Peter Takács Plays Beethoven


The Mind of Beethoven

One of the lasting rewards of performing and recording Ludwig van Beethoven’s thirty-two piano sonatas, the pianist’s “New Testament” (the “Old Testament” being Bach’s “Well-tempered Clavier”), is the privilege of getting to know the creator’s mind, of gleaning the ideas, values, and visions that were the catalysts for his continued productivity in this form. The challenge is to identify these recurring patterns in their vast variety and over a lifetime of artistic evolution.

Certain characteristics are so emblematic in Beethoven as to permeate his entire output. One is a pervasive sense of restless energy, manifested in many forms, such as the use of repeated notes for propulsive momentum, as in the first movements of sonatas Op. 7 and Op. 53, “Waldstein,” or the tempestuous use of perpetuum mobile sixteenth-notes in the finales of sonatas Op. 27/2, “Moonlight,” Op. 31/2, “Tempest,” and Op. 57, “Appassionata,” among others. Another general trait is a deeply felt expressivity, best exemplified by his slow movements (listen to the darkly despairing Largo e mesto of the D major Sonata, Op. 10/3). As a balance, he also displays an antic sense of humor, from “wrong-key” recapitulations (see Ex. 4), to cheerful Haydn-esque themes, as in Op. 10/2, i, to the use of rustic folk-tunes, as in the Scherzo of Op. 110 (“Unsa Kätz häd Kaz-ln g’habt”—“our cat had kittens”), used here as comic relief between the lyricism of the first movement and the dramatic unfolding of the recitative-arioso-fuga finale (see Ex. 5). A fourth characteristic is impatience with limitations, traditions, and inherited rules (including his own), manifested in a constant search for formal innovation, harmonic distillation, and aesthetic transcendence (see category 7 below).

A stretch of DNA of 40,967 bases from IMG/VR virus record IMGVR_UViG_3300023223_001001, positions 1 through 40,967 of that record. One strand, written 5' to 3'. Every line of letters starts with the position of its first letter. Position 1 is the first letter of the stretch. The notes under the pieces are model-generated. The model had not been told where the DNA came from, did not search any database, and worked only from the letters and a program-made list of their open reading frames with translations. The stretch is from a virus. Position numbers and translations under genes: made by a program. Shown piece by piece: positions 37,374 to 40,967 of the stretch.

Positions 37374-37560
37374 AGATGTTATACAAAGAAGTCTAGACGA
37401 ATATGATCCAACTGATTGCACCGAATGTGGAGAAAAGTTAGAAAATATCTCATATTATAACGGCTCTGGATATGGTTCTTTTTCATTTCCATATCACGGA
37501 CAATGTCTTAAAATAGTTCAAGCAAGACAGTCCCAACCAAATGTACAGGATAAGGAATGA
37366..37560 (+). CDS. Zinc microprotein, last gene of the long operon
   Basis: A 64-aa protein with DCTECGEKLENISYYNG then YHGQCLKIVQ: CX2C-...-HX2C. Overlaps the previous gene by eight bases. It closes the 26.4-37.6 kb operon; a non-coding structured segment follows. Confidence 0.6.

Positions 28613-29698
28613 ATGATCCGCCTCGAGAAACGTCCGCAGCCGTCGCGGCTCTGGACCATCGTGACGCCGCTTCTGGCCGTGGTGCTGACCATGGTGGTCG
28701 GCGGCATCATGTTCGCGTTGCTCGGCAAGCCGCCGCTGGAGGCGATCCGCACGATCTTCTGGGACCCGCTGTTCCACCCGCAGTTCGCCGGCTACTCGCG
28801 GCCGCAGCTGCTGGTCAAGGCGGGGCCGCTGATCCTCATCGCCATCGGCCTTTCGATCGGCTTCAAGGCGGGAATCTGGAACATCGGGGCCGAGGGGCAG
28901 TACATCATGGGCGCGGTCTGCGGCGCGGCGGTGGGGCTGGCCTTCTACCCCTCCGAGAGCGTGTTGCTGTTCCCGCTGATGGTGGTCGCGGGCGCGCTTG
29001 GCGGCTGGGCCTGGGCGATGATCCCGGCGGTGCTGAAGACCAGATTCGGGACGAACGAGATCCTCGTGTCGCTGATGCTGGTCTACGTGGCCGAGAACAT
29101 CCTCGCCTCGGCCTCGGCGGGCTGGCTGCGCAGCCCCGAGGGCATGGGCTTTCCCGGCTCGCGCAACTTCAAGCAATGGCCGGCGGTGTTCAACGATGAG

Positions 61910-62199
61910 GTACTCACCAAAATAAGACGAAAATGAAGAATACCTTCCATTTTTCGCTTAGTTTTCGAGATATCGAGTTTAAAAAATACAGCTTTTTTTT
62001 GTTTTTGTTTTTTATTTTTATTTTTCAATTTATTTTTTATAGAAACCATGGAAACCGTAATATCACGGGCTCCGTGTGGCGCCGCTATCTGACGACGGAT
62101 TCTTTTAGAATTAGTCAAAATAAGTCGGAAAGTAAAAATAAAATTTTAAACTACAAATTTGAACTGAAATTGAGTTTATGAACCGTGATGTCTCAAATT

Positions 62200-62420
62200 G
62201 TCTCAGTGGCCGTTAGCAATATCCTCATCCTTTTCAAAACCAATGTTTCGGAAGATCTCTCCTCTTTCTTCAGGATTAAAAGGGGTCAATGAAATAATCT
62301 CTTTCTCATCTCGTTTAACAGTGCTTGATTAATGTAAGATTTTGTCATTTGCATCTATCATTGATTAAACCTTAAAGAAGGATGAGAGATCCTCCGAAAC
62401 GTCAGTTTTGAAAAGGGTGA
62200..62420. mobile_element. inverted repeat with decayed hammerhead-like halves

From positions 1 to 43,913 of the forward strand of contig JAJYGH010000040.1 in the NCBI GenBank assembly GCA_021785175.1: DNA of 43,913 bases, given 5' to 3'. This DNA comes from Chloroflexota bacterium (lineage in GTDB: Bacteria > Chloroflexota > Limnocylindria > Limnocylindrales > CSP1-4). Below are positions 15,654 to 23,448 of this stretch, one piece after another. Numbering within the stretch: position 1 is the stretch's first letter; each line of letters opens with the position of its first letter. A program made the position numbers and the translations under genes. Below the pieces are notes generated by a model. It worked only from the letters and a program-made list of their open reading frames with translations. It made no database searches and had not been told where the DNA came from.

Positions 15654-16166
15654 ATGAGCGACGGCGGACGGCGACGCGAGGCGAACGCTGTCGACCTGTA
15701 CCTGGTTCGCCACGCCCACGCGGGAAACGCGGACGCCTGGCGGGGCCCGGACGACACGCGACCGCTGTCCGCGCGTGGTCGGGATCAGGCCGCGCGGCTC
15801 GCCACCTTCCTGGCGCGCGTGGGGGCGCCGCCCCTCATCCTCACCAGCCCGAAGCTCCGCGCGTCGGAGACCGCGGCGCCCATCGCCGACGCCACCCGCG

In addition to these defining qualities, I have identified a number of specific artistic aims and techniques that are central to Beethoven’s creative process. These include (1) a desire to surprise, startle, and delight the listener; (2) the influence of other instrumental forms on pianistic colors and textures, especially string quartet and symphony, on his piano music; (3) operatic aspects, both as general artistic influences, and as specifically related to his only opera “Fidelio”; (4) nature as mystical inspiration; (5) illness and healing; (6) improvisation as compositional device; and (7) the search for transcendence. This list, while by no means exhaustive, begins to provide a window into “the mind of Beethoven.”

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